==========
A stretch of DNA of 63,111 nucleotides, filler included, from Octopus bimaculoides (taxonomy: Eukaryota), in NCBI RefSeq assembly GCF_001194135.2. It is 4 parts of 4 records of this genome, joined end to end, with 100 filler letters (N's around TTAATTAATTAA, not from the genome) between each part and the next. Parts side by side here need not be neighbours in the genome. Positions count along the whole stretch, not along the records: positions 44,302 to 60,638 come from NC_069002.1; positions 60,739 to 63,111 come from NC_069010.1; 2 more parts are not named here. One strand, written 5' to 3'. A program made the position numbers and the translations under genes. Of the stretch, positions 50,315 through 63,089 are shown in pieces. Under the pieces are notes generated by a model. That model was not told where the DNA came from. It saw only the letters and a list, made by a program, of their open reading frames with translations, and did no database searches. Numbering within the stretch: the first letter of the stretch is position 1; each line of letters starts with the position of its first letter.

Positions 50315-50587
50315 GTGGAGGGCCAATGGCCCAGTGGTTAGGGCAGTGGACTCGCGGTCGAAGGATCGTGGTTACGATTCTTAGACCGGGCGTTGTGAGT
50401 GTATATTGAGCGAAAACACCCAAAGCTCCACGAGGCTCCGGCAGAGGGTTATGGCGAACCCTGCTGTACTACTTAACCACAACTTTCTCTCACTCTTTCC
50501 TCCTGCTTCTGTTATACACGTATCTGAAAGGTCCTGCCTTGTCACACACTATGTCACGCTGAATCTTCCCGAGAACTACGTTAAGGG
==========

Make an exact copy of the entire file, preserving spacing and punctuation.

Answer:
A stretch of DNA of 63,111 nucleotides, filler included, from Octopus bimaculoides (taxonomy: Eukaryota), in NCBI RefSeq assembly GCF_001194135.2. It is 4 parts of 4 records of this genome, joined end to end, with 100 filler letters (N's around TTAATTAATTAA, not from the genome) between each part and the next. Parts side by side here need not be neighbours in the genome. Positions count along the whole stretch, not along the records: positions 44,302 to 60,638 come from NC_069002.1; positions 60,739 to 63,111 come from NC_069010.1; 2 more parts are not named here. One strand, written 5' to 3'. A program made the position numbers and the translations under genes. Of the stretch, positions 50,315 through 63,089 are shown in pieces. Under the pieces are notes generated by a model. That model was not told where the DNA came from. It saw only the letters and a list, made by a program, of their open reading frames with translations, and did no database searches. Numbering within the stretch: the first letter of the stretch is position 1; each line of letters starts with the position of its first letter.

Positions 50315-50587
50315 GTGGAGGGCCAATGGCCCAGTGGTTAGGGCAGTGGACTCGCGGTCGAAGGATCGTGGTTACGATTCTTAGACCGGGCGTTGTGAGT
50401 GTATATTGAGCGAAAACACCCAAAGCTCCACGAGGCTCCGGCAGAGGGTTATGGCGAACCCTGCTGTACTACTTAACCACAACTTTCTCTCACTCTTTCC
50501 TCCTGCTTCTGTTATACACGTATCTGAAAGGTCCTGCCTTGTCACACACTATGTCACGCTGAATCTTCCCGAGAACTACGTTAAGGG